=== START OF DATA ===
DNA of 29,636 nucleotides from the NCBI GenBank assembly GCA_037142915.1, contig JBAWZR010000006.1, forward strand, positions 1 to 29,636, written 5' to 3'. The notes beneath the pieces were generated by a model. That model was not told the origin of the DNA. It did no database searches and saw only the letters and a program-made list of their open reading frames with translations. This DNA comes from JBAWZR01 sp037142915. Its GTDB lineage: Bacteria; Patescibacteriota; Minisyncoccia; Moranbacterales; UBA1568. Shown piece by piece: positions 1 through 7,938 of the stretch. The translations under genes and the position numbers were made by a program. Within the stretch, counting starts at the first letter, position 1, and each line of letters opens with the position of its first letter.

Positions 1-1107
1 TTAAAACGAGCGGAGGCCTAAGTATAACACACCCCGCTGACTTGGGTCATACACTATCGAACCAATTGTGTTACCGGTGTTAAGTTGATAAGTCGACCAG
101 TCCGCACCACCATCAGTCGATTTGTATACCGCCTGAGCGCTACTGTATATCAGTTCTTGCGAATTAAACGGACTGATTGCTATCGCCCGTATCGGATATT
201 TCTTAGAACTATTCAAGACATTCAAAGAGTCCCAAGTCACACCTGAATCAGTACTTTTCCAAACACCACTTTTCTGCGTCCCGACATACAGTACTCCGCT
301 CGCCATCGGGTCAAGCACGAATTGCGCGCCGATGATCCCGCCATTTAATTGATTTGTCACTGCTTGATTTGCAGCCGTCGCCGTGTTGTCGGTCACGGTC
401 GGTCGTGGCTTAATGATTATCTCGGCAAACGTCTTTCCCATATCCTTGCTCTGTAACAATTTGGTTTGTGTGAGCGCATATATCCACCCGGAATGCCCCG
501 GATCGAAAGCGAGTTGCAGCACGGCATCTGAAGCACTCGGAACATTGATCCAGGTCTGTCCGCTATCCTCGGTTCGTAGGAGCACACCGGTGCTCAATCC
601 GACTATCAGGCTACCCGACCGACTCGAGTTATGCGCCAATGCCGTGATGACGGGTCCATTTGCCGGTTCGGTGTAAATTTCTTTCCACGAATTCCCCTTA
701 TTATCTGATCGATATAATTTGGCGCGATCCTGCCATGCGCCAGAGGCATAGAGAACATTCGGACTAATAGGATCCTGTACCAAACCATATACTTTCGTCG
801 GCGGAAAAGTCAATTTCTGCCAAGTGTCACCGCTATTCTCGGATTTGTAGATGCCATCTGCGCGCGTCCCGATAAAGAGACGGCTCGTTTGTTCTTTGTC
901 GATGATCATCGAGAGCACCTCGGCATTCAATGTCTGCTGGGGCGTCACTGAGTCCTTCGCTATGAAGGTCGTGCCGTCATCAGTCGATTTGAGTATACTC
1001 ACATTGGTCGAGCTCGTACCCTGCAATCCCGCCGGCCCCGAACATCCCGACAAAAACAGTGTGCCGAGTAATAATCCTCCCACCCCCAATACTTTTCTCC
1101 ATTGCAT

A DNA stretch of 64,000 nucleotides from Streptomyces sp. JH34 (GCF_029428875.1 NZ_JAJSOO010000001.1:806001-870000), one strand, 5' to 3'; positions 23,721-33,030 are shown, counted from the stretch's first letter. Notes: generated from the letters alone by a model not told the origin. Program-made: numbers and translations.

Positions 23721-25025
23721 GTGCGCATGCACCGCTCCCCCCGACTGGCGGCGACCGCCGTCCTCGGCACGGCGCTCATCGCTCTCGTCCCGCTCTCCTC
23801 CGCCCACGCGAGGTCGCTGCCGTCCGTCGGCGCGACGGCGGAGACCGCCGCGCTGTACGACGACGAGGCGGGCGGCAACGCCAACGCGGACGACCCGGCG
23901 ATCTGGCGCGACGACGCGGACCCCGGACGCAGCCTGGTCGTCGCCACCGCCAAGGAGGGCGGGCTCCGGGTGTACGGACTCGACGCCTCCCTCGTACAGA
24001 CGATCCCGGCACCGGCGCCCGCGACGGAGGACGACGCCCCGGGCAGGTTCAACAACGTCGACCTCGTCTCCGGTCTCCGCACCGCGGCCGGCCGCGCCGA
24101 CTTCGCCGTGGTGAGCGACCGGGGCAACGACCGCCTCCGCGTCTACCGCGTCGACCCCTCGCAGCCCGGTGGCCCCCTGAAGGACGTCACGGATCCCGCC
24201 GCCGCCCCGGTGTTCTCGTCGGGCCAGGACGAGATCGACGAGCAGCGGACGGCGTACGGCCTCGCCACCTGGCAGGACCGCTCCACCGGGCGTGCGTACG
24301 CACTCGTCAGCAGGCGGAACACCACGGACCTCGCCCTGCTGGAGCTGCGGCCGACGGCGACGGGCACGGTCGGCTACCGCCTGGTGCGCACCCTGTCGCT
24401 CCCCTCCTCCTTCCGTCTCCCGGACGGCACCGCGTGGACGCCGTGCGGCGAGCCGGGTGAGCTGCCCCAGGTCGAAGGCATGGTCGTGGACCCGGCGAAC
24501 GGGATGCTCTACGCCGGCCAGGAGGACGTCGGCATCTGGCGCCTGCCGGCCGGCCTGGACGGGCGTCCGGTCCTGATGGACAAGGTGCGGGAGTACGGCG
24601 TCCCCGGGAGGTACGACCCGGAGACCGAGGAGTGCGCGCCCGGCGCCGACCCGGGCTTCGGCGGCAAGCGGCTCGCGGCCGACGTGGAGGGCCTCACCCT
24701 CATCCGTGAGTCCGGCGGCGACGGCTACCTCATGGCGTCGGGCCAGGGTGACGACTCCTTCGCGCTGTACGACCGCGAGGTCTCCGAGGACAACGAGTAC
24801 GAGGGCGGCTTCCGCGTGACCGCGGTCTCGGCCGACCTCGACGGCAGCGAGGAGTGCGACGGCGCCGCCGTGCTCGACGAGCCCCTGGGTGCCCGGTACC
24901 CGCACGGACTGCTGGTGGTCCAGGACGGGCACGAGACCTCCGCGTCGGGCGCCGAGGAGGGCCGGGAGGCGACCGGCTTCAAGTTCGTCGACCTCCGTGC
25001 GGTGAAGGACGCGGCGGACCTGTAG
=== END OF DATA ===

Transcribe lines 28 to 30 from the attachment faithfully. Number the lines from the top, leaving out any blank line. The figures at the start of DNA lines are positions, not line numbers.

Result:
24801 GAGGGCGGCTTCCGCGTGACCGCGGTCTCGGCCGACCTCGACGGCAGCGAGGAGTGCGACGGCGCCGCCGTGCTCGACGAGCCCCTGGGTGCCCGGTACC
24901 CGCACGGACTGCTGGTGGTCCAGGACGGGCACGAGACCTCCGCGTCGGGCGCCGAGGAGGGCCGGGAGGCGACCGGCTTCAAGTTCGTCGACCTCCGTGC
25001 GGTGAAGGACGCGGCGGACCTGTAG